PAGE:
Why is it important to have identity theft protection?
Identity theft protection is becoming increasingly important in today’s world as criminals find a growing number of ways to steal people's information. Because there is no one type of identity theft, these services need to be multifaceted and provide comprehensive protection that can intercept as many kinds of scams as possible.
Freezing your credit and doing your own monitoring is certainly possible — and less expensive — but paying for identity theft protection is a welcome solution for many who are unable to do so for one reason or another.
Types of identity theft scams
Identity theft comes in many forms, and not all of them consist of a malicious hacker on the other side of the screen waiting for you to write your password.
Identity thieves can trick you into sharing private information by using emails or text messages that look like they’re from legitimate companies, such as banks, online stores, social media sites or streaming services.
These so-called phishing messages usually urge you to click a link and take immediate action regarding a blocked account or outdated payment information, for example. They may also ask you to download attachments that infect your device.
With formjacking, hackers insert malicious code into legitimate website forms, with the aim of copying your billing information or login credentials without arousing suspicion.
Make sure the websites you visit are secure by checking that their address begins with “https'' and features a small lock. Note that this isn’t fool-proof, as sophisticated hackers can include these safety measures in formjacked websites.
Physical document theft
Don’t carry your Social Security card, passport and other important documents in your wallet, purse or car unless necessary. Make sure to shred documents that contain personal information, such as bank statements and utility bills, before disposing of them.
A data breach is when someone gains access to your devices or a business’ database without authorization. With a data breach, cybercriminals can steal names, dates of birth, home and email addresses, passwords, credit cards, driver’s licenses or even SSNs.
Not all data breaches can be avoided, but there are some things you can do to reduce your data breach risk, namely using distinct passwords for different accounts and enabling two-step authentication when possible.
Other kinds of identity theft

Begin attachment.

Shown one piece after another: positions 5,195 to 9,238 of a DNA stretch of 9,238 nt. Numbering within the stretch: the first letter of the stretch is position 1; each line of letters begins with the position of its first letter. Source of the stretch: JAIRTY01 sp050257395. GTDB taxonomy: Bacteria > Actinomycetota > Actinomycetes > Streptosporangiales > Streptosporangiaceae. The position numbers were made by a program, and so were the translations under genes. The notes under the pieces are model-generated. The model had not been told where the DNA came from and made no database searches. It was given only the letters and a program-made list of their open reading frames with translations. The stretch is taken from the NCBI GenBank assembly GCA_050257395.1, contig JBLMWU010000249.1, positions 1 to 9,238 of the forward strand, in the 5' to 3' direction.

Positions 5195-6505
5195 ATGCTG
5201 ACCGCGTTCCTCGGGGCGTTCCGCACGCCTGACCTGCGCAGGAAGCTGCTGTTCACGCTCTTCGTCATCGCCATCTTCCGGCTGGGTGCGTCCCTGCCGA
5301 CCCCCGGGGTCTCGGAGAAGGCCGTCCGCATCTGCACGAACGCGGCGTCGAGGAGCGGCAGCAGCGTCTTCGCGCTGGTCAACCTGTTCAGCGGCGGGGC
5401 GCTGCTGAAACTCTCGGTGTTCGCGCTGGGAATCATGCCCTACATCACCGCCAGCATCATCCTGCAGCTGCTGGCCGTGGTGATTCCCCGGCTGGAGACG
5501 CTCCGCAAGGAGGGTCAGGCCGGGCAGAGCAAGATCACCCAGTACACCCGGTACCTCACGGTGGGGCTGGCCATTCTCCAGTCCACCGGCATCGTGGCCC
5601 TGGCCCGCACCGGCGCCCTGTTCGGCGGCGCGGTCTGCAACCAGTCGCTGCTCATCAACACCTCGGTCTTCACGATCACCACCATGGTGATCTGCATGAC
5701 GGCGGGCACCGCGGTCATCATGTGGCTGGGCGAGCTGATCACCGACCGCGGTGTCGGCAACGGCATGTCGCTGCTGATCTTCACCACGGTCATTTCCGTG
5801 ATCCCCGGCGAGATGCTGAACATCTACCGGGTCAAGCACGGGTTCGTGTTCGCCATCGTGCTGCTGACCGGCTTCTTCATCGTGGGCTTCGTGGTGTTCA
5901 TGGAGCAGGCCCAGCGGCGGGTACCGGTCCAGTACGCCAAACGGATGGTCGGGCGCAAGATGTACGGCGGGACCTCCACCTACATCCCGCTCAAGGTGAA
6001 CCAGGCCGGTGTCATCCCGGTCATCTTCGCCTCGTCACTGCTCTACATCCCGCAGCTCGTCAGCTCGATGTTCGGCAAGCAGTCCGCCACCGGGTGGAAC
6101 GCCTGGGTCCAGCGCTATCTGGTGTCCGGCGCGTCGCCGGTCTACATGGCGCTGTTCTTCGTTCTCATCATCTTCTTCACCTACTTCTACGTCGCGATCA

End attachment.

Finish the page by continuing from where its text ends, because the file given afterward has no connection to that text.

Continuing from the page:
Some methods for stealing a person’s identity consist of exploiting specific types of documents, such as medical, investment, and tax documents. A thief could also compile several pieces of information to create a fake version of you.
Synthetic identity theft
Cybercriminals might create new identities by combining real personal information with fake data. For example, they may use a real Social Security number and a false name to apply for a loan.
Child identity theft
Scammers can steal a child’s personal information and use it to open bank accounts, credit cards, or apply for loans, for example. Most of the time, this goes unnoticed until years later when the affected individual tries to obtain a job, car insurance or a new credit card.
Medical identity theft
Your information could be used to obtain health insurance or to submit false claims to Medicare and other insurers. This type of fraud may also involve a scammer using your health insurance to visit a doctor or get a prescription.
There have even been cases where the scammer's and the victim's health records are mixed up, leading to misdiagnosis or inadequate treatment.
Tax identity theft
A scammer that gets access to your Social Security number can use it to file a fraudulent tax return and collect the refund before you do. Most people become aware of this type of theft when the Internal Revenue Service (IRS) flags their tax return as a duplicate.
Types of identity theft protection services
Identity theft protection companies help you monitor your private information across the internet and spot scams early on.
The most common features of identity protection services are:
Credit report monitoring
ID theft protection services monitor your credit report from one or all three major credit bureaus — Experian, Equifax, and TransUnion — depending on the service plan you choose. They alert you to any changes in your personal and financial information such as a new home address or loan application, and so can help you detect fraud before it impacts your credit report.
Some credit repair services will assist you in the process of recovering your ID, and insure you against losses arising from ID theft and related fraud. (If you’ve already been the victim of identity theft, and there is inaccurate information in your credit history, make sure to check out our guide to the best credit repair companies).
ID theft protection services monitor websites, the dark web, databases and criminal or public records for signs that your personal information is being shared or used by fraudsters. They usually track your Social Security number, driver’s license, passport, home address, email, phone number and bank accounts.
For example, an ID theft protection company will notify you if your Social Security is used to file a suspicious tax refund or if your email address and password were exposed in a data breach and are now available on the dark web.
Identity recovery services
If your identity is compromised, good ID theft protection companies will provide professional assistance to help you recover your identity and secure your accounts. These restoration services include contacting government agencies, requesting a credit freeze, and helping you write letters to creditors and debt collectors.